Rain

Rain

max temp: 3°C

min temp: 1°C

Search

Suffolk: Trees show resilience to dreaded ash dieback

PUBLISHED: 10:08 16 May 2014

Ash dieback

Ash dieback

Archant

Wildlife experts have said there are reasons for optimism despite the continued spread of ash dieback.

Although a recent report suggested that half of East Anglia’s ash will be infected by 2018, due to air borne spores of the chalara fraxinea fungus, many already affected by the disease are showing a high level of resilience.

Julian Roughton, chief executive of Suffolk Wildlife Trust, said: “This issue of low resistance but high resilience is being borne out where we are seeing the disease in that there are a lot of ash trees with it but, so far, relatively few being killed by the disease. We can see this spring that there are new shoots coming up and the trees are responding. They are not being killed, but they are certainly being affected. The disease is certainly very widespread.”

Mr Roughton said even on reserves such as Arger Fen near Sudbury, where dieback can clearly be seen, there is also new grow and healthy trees.

“When you are walking round Arger Fen it is very visible because young trees are much more affected by the disease than older trees” he said. “All of the ash there are under eight-years-old and it is very evident the disease is there - you can see the majority of trees have it. But having said that, there are healthy trees there as well so from our point of view that is interesting.”

He added: “What is interesting for us is whether the ash trees that look healthy will continue to look healthy in one or two year’s time. Even those that look sick, many of them are sending new shoots through. Some of them have been killed, but many more are showing high resilience.”

The disease has also provided opportunities for other trees, with field maple, oak, hawthorn and birch all doing well at Hullbacks due to ash being held back by the toxic fungus. Mr Roughton added: “In a way it is actually giving things a break that are not as competitive in ash. It certainly has resulted in a more interesting wood than would have been the case.”

A project with the Forestry Commission to plant ash with a wide range of genetic sources at the Peck’s Piece on Arger Fen also appears positive, although it is still in the early stages.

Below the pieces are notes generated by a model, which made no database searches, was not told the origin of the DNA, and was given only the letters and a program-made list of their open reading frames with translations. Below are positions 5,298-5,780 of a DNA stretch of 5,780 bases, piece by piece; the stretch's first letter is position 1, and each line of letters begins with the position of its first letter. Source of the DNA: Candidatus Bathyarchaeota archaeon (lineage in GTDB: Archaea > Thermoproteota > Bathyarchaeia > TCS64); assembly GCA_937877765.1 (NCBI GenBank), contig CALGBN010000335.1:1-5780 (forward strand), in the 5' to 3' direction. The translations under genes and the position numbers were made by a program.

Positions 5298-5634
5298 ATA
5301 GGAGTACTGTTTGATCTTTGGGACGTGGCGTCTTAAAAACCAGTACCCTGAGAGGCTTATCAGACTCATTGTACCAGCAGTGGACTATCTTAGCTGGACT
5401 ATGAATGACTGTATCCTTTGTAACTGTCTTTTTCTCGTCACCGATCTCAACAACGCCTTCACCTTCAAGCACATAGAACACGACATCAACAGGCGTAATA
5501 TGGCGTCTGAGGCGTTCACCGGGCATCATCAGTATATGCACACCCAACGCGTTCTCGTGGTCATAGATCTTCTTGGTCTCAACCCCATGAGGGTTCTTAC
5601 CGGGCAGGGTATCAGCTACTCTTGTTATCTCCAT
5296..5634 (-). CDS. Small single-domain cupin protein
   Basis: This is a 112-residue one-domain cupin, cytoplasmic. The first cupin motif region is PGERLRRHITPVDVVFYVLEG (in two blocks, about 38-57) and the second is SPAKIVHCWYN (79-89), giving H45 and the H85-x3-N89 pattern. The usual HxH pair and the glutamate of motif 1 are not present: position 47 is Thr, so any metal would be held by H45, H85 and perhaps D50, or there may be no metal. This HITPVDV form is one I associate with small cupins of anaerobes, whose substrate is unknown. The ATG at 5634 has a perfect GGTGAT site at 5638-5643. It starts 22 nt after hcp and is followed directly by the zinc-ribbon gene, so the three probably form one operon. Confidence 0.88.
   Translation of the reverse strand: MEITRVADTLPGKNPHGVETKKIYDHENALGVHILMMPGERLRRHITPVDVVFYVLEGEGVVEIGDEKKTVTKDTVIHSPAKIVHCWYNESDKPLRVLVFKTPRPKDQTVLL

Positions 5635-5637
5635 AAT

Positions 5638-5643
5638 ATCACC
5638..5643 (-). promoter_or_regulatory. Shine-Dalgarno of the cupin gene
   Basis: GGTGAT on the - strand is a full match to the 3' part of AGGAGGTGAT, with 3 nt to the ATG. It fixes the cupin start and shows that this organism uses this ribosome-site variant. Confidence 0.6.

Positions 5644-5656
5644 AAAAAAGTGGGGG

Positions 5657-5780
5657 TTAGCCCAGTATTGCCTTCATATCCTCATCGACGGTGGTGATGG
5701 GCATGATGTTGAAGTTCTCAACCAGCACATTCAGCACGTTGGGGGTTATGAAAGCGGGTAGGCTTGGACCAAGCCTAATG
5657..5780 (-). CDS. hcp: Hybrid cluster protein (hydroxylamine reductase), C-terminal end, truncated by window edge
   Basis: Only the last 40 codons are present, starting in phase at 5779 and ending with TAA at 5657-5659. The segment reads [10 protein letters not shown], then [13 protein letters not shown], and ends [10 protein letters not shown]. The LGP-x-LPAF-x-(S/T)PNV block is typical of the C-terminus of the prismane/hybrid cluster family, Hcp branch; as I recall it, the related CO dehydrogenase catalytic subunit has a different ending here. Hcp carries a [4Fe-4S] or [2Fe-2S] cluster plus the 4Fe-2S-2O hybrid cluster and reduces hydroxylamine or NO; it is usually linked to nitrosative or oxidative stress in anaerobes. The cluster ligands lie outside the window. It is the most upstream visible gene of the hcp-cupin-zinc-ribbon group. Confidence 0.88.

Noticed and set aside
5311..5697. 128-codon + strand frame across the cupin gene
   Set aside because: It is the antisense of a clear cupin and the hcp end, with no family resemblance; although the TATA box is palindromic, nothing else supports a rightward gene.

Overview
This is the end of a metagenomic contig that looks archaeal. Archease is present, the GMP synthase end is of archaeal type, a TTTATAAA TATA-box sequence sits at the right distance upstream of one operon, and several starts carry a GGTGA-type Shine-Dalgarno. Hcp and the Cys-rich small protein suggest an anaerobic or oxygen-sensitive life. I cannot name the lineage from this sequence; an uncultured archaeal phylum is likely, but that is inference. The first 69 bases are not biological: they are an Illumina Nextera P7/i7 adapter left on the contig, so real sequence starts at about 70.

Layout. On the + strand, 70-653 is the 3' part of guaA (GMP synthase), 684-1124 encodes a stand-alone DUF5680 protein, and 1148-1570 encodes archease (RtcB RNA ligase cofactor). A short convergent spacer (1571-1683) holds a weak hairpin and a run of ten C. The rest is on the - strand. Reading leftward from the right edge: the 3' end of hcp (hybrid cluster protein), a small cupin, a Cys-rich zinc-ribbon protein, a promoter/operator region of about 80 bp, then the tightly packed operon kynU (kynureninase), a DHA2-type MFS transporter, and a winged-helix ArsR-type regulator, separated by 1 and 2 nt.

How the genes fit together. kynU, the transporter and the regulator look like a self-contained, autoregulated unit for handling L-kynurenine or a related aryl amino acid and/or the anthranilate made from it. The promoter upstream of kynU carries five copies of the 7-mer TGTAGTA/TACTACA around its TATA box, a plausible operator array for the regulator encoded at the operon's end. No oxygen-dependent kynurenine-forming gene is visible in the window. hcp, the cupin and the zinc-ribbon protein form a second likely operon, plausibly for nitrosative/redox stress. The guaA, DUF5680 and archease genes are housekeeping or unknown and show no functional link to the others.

Mr Roughton said: “There the ash dieback does not look as prevalent, but it is very early days in terms of that experiment. Those trees have only been there literally only 12 months. They were every small last year, so this year is going to be interesting year in terms of monitoring impact.”

He added the Trust’s main concern continued to be the impact on veteran trees with significant landscape value.

Drivers in Woodbridge have faced long delays this afternoon after a major route through the town became flooded.

Colchester MP Will Quince has described a knife attack in the town that left a teenager seriously hurt as “deeply alarming”.

Police wants to speak to two teenagers about an attempted murder in Colchester in the early hours of this morning.

The shocking prevalence of rape in Ipswich has been uncovered in an EADT and Star investigation.

Ed Sheeran has got engaged to his partner Cherry Seaborn, the Framlingham singer has confirmed on Instagram.

Emergency services have been called to the scene of a car having gone into a ditch on the A12 near Darsham

Snow could fall in parts of Suffolk on Sunday morning as temperatures are set to drop overnight.

Most read

Eating Out in the Broads

cover

Click here to view
the Eating Out
supplement

View

Visit the Broads

cover

Click here to view
the Visit the Broads
supplement

View

London Boat Show 2018

cover

Click here to view
London Boat
Show supplement

View

Show Job Lists

Newsletter Sign Up

Sign up to the following newsletters:

Sign up to receive our regular email newsletter
MyDate24 MyPhotos24